Doctors have long used pupil response to gauge levels of consciousness, and those of us on common antidepressants may have noticed the saucer-eyed look in response to increased levels of serotonin floating around our brains. A new mouse study conducted by ETH Zurich has just worked out the mechanism behind these responses.
"The effect was so strong, we knew immediately that we were onto something important," says neuroscientist Nikola Grujic.
The neurotransmitter orexin, also known as hypocretin, may be behind all these changes through cells called orexin neurons. These cells extend from the hypothalamus, the tiny structure deep inside our brains that channels our body's hormone responses to the rest of the organ.
Orexin neurons project across different brain regions with particularly strong connections within our arousal and reward brain areas. With these connections, we already know they regulate the switch between our conscious, awake systems to automatic sleeping states, but their role in more fleeting states of arousal wasn't fully understood until now.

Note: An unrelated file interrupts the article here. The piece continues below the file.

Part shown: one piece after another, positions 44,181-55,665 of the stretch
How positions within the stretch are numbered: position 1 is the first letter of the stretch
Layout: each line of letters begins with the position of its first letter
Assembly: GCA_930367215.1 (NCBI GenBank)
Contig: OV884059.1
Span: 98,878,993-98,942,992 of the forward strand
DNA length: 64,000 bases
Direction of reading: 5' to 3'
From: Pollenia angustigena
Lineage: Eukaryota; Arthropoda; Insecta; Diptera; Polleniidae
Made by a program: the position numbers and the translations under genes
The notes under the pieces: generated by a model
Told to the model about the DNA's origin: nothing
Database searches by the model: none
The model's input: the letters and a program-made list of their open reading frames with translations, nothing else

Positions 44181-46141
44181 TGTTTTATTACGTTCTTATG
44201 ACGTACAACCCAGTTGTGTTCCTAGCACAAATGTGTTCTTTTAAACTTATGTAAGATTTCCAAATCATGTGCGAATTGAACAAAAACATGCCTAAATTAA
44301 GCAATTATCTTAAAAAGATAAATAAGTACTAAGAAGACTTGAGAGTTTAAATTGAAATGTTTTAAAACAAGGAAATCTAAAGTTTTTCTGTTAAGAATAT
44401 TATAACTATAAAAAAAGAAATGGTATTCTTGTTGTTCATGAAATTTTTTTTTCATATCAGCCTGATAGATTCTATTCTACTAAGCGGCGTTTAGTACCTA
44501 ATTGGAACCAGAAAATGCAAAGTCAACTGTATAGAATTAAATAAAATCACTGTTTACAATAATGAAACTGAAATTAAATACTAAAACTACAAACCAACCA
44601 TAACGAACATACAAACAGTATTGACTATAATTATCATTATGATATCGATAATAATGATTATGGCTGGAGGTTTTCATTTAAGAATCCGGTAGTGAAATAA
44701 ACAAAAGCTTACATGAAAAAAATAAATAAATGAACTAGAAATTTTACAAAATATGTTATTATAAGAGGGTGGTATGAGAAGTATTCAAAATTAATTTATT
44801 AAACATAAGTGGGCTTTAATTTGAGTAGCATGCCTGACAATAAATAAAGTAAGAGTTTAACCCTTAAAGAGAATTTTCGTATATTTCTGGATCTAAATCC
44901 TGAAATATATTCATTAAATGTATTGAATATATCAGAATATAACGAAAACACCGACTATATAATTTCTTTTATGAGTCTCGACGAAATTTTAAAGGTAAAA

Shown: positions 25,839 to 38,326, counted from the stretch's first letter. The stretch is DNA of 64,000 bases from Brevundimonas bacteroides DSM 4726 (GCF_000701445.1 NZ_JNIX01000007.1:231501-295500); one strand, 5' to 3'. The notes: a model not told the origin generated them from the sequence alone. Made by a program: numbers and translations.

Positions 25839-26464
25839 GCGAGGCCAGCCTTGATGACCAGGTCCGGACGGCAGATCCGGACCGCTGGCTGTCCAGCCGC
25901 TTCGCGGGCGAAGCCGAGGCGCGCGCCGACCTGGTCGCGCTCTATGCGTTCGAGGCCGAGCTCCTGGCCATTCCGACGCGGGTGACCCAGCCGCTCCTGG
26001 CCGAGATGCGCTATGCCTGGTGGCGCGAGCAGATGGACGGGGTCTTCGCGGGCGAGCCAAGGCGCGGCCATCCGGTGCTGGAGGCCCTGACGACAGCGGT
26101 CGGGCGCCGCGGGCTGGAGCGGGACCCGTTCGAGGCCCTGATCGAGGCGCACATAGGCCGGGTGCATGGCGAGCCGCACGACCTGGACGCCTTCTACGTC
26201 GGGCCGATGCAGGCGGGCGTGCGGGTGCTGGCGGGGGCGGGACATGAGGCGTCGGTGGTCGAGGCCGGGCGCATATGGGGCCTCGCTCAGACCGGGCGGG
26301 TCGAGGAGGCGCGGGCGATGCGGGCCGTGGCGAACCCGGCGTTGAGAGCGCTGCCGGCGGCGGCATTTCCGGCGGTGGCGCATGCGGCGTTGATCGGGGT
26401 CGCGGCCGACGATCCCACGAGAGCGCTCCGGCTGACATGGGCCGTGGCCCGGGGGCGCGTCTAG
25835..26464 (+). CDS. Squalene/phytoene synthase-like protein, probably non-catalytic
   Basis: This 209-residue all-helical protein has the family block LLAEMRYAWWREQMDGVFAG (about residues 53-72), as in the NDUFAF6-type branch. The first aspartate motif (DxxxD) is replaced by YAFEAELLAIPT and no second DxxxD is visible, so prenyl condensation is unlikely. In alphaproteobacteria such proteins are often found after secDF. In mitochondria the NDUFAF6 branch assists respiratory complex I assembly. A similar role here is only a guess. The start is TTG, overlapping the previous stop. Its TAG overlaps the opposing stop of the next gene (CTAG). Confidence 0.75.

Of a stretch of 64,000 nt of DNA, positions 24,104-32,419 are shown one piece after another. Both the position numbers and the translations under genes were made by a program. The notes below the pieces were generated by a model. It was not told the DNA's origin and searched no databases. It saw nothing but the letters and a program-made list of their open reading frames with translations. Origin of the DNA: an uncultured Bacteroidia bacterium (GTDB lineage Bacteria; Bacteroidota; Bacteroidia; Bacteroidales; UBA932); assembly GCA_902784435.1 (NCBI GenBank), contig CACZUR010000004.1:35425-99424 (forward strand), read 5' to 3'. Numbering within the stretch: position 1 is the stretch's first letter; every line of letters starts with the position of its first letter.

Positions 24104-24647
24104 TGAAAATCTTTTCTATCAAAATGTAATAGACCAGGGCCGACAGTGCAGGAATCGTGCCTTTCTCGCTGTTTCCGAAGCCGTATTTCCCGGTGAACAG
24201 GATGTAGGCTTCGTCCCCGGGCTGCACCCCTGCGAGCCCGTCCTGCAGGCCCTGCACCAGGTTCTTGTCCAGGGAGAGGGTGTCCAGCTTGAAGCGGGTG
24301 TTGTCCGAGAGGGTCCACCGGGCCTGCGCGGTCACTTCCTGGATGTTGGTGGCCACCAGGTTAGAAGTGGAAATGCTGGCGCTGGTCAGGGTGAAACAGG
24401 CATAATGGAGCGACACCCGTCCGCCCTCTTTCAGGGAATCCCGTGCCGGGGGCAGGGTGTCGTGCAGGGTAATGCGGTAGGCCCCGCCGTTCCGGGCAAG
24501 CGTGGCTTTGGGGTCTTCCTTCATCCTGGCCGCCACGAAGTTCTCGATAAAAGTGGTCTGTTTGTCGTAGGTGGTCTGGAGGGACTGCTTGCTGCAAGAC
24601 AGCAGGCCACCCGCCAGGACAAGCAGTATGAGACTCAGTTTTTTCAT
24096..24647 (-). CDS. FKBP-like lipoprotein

Grujic and colleagues stimulated these specific cells in living mice and, with the help of two-photon microscopy, observed how their activities compared to pupil size.
When the team activated some of these neurons, pupils expanded.
"Quite often, the effects of neurostimulation get lost in the noise of measurement data, which we then have to painstakingly filter in order to find them. This time was different. The effect was plain to see," says Grujic.
Some groups of these neurons did not alter pupil size but affected reward systems, while others influenced pupil activation and reward systems. Both pupil dilation and constriction were also dose-dependent. All of this reveals a direct relationship between the orexinergic neuron system and the control of pupil dilation.
"The pupils show us precisely how active the orexin neurons in the hypothalamus are," explains neuroscientist Denis Burdakov.
What's more, "noradrenaline neurons are slaves to orexin neurons," continues Burdakov. The noradrenaline system was previously thought to control our pupils' reactions, but the team's data indicate these cells actually modulate the orexin neurons' responses.
However, their involvement links our heightened emotional states (like our adrenalin response to fear) and many drug effects to our pupils' states.
Strangely though, mice without orexin neurons still had constricted pupils while they rested; but when they were running, their pupils were more normally dilated. This suggests there is another neural system opening these windows to our souls during this different state of arousal, the researchers explain.
As orexin neurons play a central role in so many systems, damage or loss to these cells could contribute to multiple neurological disorders, including sleep disorders like narcolepsy and Alzheimer's. The researchers are keen to explore this further.
This research was published in Nature Neuroscience.